When running for long distances there are many factors that can make the difference between a relatively comfortable experience, and an agonizing slog with the end nowhere in sight. Amongst the most obvious of these is the state of your feet, and for many people blisters can quickly put an end to what was once a fun experience. Blisters are typically due to a combination of excessive friction and a build up of moisture - two things that are only going to get worse if you are running a 100 miler. On my first 100 mile race last year, I got a hotspot on my forefoot within the first 10 miles and did nothing about it. Running over 90 miles on a gradually worsening blister is not much fun, and by the time I had finished it looked (and felt) pretty bad! However, with the correct choice of footwear it is possible to alleviate the causes of blisters and ensure that you have no excuses but to push on to the finish line!
As the main point of contact with your feet, choosing the right kind of socks can make a huge difference to your comfort while running. A cheap pair of Asda cotton socks might be fine for a quick jog around the block, but they probably won't last you long on the fells. There are several main types available to you, and as usual a lot of it will come down to what works best for you personally. I would love to give the foot-glove socks like Injinji and Wigwam a go (which have individual compartments for each of your little toesie woesies), but I am unfortunately a genetic freak with slightly webbed toes. I am hoping like hell that my daughter is born with Jen's perfect feet instead of my misshapen hooves! My good friend Dan Park has written a great comparison of the two from the point of view of a runner with normal feet here.
Until fairly recently, my sock of choice was the 1000 Mile Fusion sock, a twin layer sock designed in such a way that friction is reduced by allowing the dual layers of the sock to rub against one another. These have worked well for me over the years, but my main issue with them is that they are quite bulky, soak up moisture over long distances, and it is very easy for them to become rucked up inside your shoe which can lead to exactly the problems they purport to solve. These problems are particularly exacerbated on hilly terrain, as I discovered this year at the Lakeland 100.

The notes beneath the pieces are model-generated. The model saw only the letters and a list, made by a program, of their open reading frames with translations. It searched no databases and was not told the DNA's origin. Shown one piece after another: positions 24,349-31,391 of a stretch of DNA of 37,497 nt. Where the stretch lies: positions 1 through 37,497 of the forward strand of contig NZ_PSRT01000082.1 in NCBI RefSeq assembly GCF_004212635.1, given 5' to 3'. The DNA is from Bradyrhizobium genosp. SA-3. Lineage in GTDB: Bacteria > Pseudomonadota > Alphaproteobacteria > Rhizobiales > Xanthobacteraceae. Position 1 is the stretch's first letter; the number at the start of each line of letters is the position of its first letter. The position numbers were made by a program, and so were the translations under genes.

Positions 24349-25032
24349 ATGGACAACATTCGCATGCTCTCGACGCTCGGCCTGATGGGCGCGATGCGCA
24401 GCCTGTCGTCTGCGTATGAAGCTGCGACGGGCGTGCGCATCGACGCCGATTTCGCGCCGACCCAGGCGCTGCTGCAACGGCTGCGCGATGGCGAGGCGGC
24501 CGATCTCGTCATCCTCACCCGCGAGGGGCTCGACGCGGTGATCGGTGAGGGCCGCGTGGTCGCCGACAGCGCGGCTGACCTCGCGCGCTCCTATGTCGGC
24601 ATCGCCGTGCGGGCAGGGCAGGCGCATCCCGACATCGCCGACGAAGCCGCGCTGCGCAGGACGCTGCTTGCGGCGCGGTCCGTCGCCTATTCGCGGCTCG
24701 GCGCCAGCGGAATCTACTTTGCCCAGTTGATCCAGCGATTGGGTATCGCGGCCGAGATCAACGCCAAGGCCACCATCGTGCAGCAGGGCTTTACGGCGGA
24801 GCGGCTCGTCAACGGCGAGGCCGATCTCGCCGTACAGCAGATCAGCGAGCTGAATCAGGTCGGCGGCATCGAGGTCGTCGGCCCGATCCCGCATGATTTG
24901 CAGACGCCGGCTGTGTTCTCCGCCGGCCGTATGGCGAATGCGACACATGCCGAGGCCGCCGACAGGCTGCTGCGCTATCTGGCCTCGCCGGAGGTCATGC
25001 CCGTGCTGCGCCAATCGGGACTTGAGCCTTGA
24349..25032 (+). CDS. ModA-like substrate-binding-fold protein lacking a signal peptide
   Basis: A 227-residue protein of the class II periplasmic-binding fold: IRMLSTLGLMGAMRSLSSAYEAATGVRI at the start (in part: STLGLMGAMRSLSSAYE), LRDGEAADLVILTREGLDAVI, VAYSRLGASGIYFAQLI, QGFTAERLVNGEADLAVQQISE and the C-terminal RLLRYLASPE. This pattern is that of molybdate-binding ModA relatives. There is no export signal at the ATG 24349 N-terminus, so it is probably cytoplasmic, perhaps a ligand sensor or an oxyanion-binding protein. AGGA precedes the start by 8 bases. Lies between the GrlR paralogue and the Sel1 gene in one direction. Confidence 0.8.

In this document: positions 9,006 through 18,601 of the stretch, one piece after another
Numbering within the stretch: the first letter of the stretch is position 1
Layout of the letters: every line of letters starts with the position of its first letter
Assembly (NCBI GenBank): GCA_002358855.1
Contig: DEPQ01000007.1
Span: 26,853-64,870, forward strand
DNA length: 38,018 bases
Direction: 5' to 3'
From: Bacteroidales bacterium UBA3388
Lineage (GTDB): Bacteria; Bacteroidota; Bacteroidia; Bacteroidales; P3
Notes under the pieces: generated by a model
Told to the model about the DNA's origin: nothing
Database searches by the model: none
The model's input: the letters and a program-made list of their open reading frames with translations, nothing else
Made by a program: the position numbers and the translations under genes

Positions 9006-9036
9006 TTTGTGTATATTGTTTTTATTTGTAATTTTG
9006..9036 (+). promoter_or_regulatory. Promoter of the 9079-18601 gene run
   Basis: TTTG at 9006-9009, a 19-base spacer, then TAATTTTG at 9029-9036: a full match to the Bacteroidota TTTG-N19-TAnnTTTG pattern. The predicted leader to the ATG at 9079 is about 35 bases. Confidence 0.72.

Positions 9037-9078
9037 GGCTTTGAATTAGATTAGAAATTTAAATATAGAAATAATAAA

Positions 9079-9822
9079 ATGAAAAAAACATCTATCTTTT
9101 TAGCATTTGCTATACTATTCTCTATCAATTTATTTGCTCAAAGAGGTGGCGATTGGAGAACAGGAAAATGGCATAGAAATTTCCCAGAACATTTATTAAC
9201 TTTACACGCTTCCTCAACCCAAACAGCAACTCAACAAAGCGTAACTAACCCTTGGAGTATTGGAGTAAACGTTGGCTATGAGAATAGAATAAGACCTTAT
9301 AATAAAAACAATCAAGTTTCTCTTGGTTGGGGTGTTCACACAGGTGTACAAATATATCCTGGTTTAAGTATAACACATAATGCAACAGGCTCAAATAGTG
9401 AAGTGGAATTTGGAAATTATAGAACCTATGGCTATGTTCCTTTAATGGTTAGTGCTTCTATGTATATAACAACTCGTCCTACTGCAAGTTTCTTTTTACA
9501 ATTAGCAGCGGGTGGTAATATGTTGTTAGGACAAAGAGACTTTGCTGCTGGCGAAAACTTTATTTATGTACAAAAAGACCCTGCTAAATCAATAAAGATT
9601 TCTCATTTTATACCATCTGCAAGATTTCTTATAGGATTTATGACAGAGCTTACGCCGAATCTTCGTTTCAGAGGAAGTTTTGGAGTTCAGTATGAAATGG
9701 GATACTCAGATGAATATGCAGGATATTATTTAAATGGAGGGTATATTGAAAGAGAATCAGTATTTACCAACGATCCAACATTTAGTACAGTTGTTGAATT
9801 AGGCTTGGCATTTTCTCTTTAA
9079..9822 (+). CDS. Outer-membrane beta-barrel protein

As I have started to run more, I have found that I prefer to run as unencumbered as possible. With this in mind, I briefly entertained the idea of foregoing socks entirely by running in shoes such as the New Balance Minimus Trail 110s or the Salomon S-Lab Sense (drool...), which are designed with an inner liner to make them comfortable to wear sockless. However, I found that this led to rubbing on my little toe in the MT110s, so decided to look for a relatively minimal sock.
I have heard great things over the years about Drymax socks, but they were only available in the US and seemed to be quite difficult to get hold of. However, when Keith from the Ultramarathon Running Store announced that he was going to begin to stock them, I figured it would be a great time to try something new. Of the vast choice on offer, I decided in the end to go for the Drymax Lite Trail sock, firstly to go with my more minimal sensibilities, but also because I'm a stingy bugger!